Having completed eight years on the Greenville City Council, I would like to say that it has been an honor and a privilege to have served the citizens of this great community. In leaving, I would like to share some parting thoughts with you:
Civility Is Essential:
On March 5 at a Southern Methodist University conference in Dallas, former first lady Barbara Bush was quoted as saying of the current presidential election “I think it’s been the worst campaign I’ve ever seen in my life. I hate that people think compromise is a dirty word. It’s not a dirty word.”
She went on to say, “I think the rest of the world is looking at us these days and saying, ‘What are you doing?’” Unfortunately, today we are seeing a lack of civility at all levels of government. Greenville City Council meetings are no exception. Vigorous debate of issues is a way of life for members of the Greenville City Council.
However, if a debate leads to personal attacks or insults, the exchange of ideas ceases to be fruitful and the resolution of issues is difficult to achieve. This past year, I recall two occasions where citizens’ groups came to the Council and staff with specific concerns.
One related to the process being used for the selection of a new police chief and the other concerned the need to provide a signal light for making left turns from Kari Lane onto Wesley Street. Both groups were very respectful in making their presentations. They clearly stated their concerns and the reasoning for their positions.
I’m happy to say that both issues were resolved to the satisfaction of those who brought it to the Council and staff. Creating an atmosphere of mutual respect facilitated the process of seeking solutions to the issues. Bottom line, civility is a concept upon which we can all strive to improve.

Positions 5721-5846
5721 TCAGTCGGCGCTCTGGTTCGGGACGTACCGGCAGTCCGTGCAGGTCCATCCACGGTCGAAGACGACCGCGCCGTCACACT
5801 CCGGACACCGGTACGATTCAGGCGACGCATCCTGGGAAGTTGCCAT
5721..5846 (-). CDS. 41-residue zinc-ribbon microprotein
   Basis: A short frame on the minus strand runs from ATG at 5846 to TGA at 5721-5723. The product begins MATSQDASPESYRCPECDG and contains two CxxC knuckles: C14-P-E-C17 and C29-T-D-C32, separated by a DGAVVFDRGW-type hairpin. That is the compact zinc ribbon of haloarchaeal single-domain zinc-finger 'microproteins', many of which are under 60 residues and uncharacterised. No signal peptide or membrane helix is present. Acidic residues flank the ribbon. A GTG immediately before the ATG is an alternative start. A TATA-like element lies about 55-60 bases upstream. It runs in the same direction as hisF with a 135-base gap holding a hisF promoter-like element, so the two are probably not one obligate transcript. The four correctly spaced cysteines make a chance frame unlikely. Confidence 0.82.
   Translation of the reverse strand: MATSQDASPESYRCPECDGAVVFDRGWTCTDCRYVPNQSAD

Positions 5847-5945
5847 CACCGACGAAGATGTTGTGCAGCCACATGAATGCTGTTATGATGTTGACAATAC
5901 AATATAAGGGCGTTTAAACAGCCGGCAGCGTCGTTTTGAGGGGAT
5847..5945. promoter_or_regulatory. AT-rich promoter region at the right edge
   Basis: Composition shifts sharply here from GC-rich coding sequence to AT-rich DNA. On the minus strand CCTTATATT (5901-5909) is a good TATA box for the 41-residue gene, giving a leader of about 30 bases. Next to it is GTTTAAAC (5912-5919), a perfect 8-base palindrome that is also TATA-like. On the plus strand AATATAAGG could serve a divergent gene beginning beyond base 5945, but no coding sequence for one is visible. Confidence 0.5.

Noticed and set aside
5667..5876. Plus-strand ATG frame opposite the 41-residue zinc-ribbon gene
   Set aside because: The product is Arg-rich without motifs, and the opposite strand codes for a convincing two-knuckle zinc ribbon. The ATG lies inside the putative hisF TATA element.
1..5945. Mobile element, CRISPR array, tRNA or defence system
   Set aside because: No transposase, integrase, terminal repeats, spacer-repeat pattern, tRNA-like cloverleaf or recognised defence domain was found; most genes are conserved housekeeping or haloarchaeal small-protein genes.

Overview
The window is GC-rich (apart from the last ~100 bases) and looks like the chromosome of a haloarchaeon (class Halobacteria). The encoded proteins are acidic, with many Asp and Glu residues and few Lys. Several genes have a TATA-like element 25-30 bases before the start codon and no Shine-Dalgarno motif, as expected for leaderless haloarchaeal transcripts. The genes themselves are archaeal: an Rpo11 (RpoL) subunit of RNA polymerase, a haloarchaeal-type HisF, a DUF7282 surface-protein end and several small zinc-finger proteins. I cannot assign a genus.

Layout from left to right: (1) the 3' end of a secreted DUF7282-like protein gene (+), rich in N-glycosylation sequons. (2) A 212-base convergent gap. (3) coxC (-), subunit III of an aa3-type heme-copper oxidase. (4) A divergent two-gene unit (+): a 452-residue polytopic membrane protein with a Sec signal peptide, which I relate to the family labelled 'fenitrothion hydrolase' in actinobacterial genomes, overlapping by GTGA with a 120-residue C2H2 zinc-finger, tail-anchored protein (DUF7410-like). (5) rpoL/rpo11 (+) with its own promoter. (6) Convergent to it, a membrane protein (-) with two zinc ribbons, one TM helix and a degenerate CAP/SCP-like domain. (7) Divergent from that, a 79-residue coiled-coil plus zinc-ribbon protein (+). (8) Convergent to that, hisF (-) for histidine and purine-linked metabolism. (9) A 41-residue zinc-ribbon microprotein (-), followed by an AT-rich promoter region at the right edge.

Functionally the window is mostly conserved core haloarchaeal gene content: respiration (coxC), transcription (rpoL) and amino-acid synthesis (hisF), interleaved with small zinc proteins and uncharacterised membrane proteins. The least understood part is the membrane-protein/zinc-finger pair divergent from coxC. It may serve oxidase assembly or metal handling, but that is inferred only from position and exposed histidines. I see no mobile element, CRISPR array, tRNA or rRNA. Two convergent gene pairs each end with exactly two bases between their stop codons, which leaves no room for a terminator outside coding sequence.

L-3 and the City of Greenville:
Let me assure you that everyone on the City Council fully understands the importance of L-3 Communications Mission Integration’s presence in this community.
The Council wants more than anything to see the lawsuit resolved and a new long term lease signed with L-3. There are, however, some facts you must understand regarding this dispute. First, the City did not initiate a review of ad valorem tax status for the property being utilized by L-3.
The Hunt County chief appraiser initiated and conducted a review of this property along with other tax-exempt properties in the county. It is a normal part of his job responsibility. Following the review, the chief appraiser made the decision that the property is to remain tax exempt.
The City accepts his decision. The chief appraiser has indicated that his decision is final. However, the major concern regarding the L-3 matter is what citizens can expect to happen upon termination of the current lease which expires in 2017. Much has been speculated regarding this point. Since 1977, L-3 has enjoyed not only a favorable ad valorem tax-exempt status, but also a very favorable lease arrangement with the City of Greenville.
L-3 currently pays the City $72,000 per year for 3.2 million square feet of building/office space and 700 acres of land. By any measure, this is an incredible deal for L-3. Looking ahead to negotiating a new lease, it is prudent to expect the City Council and L-3 to negotiate a new agreement based upon the fair market value of the property being leased.
It is my sincere hope that L-3 will drop their costly and unnecessary lawsuits and move to the important matter of negotiating a new, mutually beneficial, lease agreement as soon as possible.
Volunteering and Citizen Involvement: